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Journal of Police and Criminal Psychology

, Volume 26, Issue 2, pp 118–127 | Cite as

Overhearing the Planning of A Crime: Do Adults Outperform Children As Earwitnesses?

  • Lisa Öhman
  • Anders Eriksson
  • Pär Anders Granhag
Article

Abstract

This study examined the reliability of earwitnesses using an ecologically realistic experimental set-up. A total of 282 participants, distributed over three age-groups (7–9 vs. 11–13 year olds vs. adults), were exposed to an unfamiliar voice for 40 seconds. After a two week delay, they were presented with a 7-voice lineup. Half of the participants were exposed to a target-present lineup (TP), and the other half to a target-absent lineup (TA). For both types of lineups the participants performed poorly. In the TP-condition only the 11–13-year olds (with 27% correct identifications) performed above chance level. Furthermore, in the TA-condition all age-groups showed a high willingness to make an identification (overall mean = 53%). For both groups of children, voice identification co-varied significantly with speaking rate and pitch level, as did pitch variation for the youngest children. Neither factor correlated significantly with the adults’ identifications.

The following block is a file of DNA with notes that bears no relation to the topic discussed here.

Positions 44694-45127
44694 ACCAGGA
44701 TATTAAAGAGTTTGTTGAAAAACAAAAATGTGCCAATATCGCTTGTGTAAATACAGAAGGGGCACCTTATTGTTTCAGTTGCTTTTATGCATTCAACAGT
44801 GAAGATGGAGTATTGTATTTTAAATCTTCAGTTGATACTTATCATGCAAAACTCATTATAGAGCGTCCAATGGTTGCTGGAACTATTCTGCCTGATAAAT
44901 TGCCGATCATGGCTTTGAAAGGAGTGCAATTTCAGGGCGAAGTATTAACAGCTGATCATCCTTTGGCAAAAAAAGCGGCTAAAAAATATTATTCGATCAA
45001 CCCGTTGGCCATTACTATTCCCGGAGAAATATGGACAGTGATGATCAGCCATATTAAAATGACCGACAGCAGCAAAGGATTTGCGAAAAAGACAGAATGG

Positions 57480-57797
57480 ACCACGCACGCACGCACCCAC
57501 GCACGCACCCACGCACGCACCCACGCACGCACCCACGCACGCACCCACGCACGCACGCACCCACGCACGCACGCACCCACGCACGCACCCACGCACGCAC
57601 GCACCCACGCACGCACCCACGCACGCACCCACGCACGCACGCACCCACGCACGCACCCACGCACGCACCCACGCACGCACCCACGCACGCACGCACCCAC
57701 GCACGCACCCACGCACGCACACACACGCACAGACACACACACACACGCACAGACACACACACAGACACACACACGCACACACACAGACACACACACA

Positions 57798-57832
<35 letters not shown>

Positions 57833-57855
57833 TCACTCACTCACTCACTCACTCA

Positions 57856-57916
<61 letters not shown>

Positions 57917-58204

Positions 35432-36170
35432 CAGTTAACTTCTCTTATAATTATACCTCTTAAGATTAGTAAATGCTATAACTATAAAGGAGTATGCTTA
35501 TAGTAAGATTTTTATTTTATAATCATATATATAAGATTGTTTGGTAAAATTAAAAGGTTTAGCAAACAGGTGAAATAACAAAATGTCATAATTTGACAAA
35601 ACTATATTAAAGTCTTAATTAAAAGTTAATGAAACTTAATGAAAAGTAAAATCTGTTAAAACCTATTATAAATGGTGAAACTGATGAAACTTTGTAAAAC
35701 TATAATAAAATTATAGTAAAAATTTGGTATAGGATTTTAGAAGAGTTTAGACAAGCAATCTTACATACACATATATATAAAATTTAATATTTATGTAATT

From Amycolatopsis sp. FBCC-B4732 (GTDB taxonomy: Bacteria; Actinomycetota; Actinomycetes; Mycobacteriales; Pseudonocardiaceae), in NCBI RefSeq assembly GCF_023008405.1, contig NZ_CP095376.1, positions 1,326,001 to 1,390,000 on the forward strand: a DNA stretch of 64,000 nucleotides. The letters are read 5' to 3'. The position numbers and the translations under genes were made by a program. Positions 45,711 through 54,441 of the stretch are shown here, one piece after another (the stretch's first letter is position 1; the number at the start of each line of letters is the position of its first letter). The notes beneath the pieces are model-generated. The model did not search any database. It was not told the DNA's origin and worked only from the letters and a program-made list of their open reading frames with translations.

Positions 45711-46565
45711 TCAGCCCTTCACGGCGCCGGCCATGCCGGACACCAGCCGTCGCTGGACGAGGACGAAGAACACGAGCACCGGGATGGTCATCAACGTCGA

Keywords

Earwitnesses Children Voice identification Lineup 

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Copyright information

© Springer Science + Business Media, LLC 2010

Authors and Affiliations

  • Lisa Öhman
    • 1
  • Anders Eriksson
    • 2
  • Pär Anders Granhag
    • 1
  1. 1.Department of PsychologyUniversity of GothenburgGothenburgSweden
  2. 2.Department of Philosophy, Linguistics and Theory of ScienceUniversity of GothenburgGothenburgSweden

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